After looking into Coinbase’s compliance program, the New York State Department of Financial Services, or NYDFS, has come to an agreement with the company.
In response to violations of New York’s financial services and banking laws, Coinbase will pay a $50 million fine, according to a Jan. 4 announcement from the NYDFS, and invest an additional $50 million to improve its compliance program. The cryptocurrency exchange allegedly had numerous compliance “deficiencies” in relation to AML regulations, according to the financial regulator. The NYDFS reported problems with Coinbase’s user onboarding and transaction monitoring procedures.
The NYDFS stated that Coinbase “has acknowledged its failures in this regard to the Department.” “In addition, Coinbase has been aware of some of these problems since at least 2018, when they were identified through both internal and external reviews, including investigations by the Department. Although Coinbase has worked to address these problems, its progress has been slow; work is still unfinished in some areas and progress has only recently been made in others.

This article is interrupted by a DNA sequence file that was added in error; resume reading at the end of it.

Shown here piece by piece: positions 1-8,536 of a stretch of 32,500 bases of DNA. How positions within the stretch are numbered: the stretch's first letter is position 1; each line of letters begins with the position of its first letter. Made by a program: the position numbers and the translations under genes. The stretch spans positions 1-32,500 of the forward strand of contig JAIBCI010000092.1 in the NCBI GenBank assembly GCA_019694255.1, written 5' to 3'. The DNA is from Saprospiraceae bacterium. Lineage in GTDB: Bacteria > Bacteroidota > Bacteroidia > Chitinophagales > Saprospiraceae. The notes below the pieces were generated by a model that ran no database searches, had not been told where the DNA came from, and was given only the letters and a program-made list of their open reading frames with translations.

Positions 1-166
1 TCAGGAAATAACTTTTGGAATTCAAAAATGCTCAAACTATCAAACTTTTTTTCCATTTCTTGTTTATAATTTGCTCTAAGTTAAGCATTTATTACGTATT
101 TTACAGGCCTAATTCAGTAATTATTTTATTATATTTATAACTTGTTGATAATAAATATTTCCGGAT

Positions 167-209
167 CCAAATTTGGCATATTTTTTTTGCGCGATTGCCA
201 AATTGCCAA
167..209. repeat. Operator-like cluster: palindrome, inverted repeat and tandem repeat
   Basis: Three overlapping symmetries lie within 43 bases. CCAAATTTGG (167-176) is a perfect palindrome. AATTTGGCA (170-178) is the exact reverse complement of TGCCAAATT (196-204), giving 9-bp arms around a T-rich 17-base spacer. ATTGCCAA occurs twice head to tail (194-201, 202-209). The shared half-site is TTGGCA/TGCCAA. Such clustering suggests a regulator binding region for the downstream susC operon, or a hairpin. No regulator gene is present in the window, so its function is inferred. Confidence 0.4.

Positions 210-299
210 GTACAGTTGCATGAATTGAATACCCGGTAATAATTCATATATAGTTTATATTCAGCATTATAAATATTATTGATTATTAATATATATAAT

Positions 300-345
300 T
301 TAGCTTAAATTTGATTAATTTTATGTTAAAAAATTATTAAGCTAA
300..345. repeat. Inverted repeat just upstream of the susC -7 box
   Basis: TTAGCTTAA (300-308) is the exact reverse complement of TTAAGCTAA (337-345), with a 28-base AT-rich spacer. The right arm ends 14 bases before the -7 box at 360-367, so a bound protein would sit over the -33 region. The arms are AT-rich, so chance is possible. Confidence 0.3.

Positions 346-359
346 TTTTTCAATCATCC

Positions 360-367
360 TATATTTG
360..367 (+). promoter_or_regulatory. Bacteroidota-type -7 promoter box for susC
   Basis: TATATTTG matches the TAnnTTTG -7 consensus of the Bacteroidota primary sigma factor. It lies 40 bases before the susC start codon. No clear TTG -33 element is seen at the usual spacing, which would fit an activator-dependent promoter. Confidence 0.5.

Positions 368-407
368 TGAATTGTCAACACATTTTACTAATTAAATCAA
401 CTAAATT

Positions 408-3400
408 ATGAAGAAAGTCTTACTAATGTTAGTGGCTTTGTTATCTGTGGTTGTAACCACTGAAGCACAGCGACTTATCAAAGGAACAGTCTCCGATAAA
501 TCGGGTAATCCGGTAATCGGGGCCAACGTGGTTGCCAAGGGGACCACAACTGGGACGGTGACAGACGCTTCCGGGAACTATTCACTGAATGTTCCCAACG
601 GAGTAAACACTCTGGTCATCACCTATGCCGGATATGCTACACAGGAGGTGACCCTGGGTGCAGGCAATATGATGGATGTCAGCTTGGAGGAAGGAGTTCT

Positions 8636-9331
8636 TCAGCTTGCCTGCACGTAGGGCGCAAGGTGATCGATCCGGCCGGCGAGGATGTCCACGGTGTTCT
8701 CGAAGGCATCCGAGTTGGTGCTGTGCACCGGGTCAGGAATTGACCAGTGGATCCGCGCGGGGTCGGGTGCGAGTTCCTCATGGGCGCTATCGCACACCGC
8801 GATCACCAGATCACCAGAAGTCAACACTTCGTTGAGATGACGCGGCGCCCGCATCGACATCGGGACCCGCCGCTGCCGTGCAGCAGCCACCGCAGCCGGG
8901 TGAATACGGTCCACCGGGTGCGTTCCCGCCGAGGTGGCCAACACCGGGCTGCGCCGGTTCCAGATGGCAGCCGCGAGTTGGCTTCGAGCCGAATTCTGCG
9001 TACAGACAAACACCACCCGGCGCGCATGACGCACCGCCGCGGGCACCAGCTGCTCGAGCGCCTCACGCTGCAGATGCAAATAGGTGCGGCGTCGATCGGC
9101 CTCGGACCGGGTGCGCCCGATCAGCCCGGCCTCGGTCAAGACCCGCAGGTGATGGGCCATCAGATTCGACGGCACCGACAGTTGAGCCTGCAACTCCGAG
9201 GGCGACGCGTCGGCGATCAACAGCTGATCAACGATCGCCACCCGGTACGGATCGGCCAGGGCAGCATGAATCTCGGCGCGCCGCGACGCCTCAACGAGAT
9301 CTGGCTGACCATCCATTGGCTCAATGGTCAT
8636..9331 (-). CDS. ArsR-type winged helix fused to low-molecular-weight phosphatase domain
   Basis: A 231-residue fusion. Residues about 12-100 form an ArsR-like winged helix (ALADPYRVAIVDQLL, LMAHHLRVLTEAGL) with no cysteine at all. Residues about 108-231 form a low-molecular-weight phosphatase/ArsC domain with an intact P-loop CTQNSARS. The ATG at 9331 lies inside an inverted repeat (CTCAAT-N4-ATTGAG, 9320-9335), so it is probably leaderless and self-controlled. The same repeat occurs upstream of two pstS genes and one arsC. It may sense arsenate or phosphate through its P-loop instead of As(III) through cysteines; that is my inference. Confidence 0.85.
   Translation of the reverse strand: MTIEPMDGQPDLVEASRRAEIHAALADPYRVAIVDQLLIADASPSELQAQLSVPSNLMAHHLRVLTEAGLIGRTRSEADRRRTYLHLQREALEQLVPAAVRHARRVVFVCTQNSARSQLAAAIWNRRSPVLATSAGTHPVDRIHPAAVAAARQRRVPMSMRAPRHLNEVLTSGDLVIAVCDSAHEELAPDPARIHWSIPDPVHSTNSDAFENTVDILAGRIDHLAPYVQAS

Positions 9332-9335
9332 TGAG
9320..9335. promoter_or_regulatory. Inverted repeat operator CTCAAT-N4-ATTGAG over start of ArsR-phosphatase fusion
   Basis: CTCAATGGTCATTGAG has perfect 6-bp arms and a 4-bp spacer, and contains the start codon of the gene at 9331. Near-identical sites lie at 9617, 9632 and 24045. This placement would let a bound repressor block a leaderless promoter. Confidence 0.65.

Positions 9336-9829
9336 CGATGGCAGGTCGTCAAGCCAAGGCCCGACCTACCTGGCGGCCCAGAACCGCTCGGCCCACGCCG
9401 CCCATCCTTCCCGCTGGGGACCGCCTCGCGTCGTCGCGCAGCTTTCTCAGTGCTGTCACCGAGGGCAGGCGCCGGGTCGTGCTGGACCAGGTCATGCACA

According to New York regulators, Coinbase violated the state’s licensing regime’s AML requirements by allowing customers to open accounts without conducting adequate background checks. The regulator cited a backlog of more than 100,000 alerts in claiming that the increase in users at the cryptocurrency exchange had contributed to a “failure to keep pace” with monitoring suspicious transactions.
Paul Grewal, chief legal officer at Coinbase, said, “We’re proud of our commitment to compliance, but we are also willing to acknowledge where we have fallen short, including by paying penalties & working hard to fix issues.
Since 2015, the NYDFS has mandated that cryptocurrency businesses obtain a BitLicense in order to function in the state. In 2017, Coinbase first received a license. Since the program’s inception, policymakers have imposed a variety of requirements on the cryptocurrency exchange and other parties covered by the regulatory framework, including annual assessment fees and calls to end the program entirely.